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Indonesia and Malaysia are the two dominant suppliers of palm oil. Palm oil, the world's most productive vegetable oil crop (in terms of production of oil per hectare), has been referred to as the world's 'marginal' vegetable oil. It is argued that because palm oil is the cheapest vegetable oil in the world, cheaper than olive oil or rapeseed/canola oil or sunflower oil or soy oil etc., when overall demand for vegetable oil increases we expect to see palm oil production respond.
This is important for any environmental assessment of biofuel policies, because it implies that even if the European or American market uses locally produced oils (such as rapeseed and soy) to produce biodiesel, then the increase in global production to accommodate that will not be only an increase in rapeseed/soy production in Europe/America, and might not even be primarily an increase in rapeseed/soy production in Europe/America, but will be an increase in palm oil production in Southeast Asia. It then becomes necessary to consider not only the environmental footprint of rapeseed or soy cultivation, but to consider the environmental footprint of palm oil. This is reflected in analyses of indirect land use change (iLUC) such as the MIRAGE modelling by Laborde (2011) for the European Commission.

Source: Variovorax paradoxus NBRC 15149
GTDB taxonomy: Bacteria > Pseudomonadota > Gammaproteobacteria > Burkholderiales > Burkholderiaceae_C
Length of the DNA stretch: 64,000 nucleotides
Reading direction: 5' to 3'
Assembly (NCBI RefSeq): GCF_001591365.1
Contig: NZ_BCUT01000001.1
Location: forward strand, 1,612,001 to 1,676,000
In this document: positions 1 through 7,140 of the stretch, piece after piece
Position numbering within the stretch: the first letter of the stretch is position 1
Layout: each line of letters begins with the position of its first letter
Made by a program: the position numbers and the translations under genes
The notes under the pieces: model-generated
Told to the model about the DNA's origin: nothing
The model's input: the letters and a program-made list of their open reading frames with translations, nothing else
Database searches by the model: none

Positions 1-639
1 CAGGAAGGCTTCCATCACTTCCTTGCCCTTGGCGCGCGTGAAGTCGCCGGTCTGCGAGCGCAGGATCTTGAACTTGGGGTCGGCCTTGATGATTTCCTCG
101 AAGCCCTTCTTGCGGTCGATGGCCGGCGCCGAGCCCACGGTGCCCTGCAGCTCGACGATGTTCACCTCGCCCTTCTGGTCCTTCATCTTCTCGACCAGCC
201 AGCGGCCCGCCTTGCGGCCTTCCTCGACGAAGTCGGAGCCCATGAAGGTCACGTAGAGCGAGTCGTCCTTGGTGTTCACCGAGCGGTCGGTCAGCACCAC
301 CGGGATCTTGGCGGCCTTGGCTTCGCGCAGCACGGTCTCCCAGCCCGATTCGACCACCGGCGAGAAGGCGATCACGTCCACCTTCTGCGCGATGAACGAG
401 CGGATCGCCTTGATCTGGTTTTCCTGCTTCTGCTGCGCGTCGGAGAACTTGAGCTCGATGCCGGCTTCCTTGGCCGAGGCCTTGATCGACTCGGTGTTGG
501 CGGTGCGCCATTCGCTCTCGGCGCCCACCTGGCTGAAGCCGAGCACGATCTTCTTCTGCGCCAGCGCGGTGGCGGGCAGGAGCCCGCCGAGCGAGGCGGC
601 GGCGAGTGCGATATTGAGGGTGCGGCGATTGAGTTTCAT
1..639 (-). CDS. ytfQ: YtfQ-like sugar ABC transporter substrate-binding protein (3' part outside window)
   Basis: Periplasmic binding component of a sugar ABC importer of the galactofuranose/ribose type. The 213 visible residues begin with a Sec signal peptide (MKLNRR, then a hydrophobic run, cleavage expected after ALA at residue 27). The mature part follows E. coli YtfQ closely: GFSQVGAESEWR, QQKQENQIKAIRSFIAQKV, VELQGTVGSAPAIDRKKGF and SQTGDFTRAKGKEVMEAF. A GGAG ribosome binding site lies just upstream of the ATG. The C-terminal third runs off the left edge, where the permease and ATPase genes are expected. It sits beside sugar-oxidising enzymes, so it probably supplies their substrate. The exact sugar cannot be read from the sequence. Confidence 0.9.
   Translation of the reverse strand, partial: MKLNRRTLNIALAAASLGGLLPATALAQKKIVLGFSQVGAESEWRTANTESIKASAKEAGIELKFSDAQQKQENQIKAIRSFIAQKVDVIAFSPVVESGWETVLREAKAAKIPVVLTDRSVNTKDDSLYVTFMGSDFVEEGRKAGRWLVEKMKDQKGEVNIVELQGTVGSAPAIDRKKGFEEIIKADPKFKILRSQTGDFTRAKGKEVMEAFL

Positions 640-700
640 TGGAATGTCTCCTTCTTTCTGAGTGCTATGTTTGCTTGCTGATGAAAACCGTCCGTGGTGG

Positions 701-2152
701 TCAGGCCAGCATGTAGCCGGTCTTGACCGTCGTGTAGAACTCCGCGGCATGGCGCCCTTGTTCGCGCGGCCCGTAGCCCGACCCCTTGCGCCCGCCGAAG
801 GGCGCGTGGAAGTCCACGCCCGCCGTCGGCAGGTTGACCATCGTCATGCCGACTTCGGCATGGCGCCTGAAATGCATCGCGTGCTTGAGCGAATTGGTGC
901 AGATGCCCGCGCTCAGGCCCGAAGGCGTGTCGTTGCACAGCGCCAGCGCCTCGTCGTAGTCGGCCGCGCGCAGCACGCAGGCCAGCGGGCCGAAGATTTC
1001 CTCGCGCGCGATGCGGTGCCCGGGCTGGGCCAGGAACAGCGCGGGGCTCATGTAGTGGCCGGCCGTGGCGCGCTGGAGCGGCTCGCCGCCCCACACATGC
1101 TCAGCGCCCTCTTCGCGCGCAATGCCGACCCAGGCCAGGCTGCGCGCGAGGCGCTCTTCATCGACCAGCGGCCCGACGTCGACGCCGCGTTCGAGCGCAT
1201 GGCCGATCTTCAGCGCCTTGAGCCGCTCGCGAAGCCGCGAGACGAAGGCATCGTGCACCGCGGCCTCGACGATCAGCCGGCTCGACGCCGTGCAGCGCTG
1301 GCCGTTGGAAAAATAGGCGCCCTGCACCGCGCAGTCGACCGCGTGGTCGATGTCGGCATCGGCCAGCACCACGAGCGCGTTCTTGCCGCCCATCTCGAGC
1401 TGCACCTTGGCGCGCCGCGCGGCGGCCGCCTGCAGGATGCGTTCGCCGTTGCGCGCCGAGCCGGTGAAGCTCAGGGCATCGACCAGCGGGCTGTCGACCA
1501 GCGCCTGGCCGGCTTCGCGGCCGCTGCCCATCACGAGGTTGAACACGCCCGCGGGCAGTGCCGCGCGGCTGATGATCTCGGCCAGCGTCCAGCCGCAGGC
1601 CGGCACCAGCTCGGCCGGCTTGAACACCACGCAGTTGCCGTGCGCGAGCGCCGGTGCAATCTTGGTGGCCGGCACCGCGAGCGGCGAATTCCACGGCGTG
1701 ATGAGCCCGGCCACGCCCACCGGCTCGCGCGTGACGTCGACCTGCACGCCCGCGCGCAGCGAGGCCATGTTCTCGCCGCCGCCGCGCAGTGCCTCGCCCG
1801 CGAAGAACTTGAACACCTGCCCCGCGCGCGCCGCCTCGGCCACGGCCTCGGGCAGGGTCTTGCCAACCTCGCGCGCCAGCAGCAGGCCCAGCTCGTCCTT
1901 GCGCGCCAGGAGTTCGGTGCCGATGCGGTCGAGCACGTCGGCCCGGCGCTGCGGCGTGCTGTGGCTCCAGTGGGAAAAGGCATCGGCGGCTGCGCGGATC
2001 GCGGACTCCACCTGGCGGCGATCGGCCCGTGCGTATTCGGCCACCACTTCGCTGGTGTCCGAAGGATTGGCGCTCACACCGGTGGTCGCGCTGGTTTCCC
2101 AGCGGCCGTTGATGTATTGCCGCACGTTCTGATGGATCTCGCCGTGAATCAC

A key question in determining the carbon consequences of this expansion of oil palm plantations is whether and to what extent palm oil expansion is likely to occur on peat soils, requiring drainage which results in the decomposition of the peat, and massive carbon dioxide emissions (c.f. our review on this issue from 2011). The new study in Global Change Biology: Bioenergy aims to answer this question by undertaking a historical analysis of the rate of expansion of palm plantations onto peat soils using satellite mapping techniques. The study (which presents in the academic literature the analysis presented in our earlier white paper) shows that in Indonesia and Malaysia, including provinces across Peninsular Malaysia, Borneo and Kalimantan, there has been a steady acceleration in the rate of peat destruction for palm plantations since 1990. The fastest increase in palm area on peat is observed in the most recent period studied, from 2007 to 2010. The study concludes that "it would appear that very little peatland forest is likely to remain in Southeast Asia by the end of the current decade unless land use planning policies are changed or markets for palm oil and pulp products from these areas are reduced."
The study is now available online at: http://onlinelibrary.wiley.com/doi/10.1111/j.1757-1707.2012.01172.x/abstract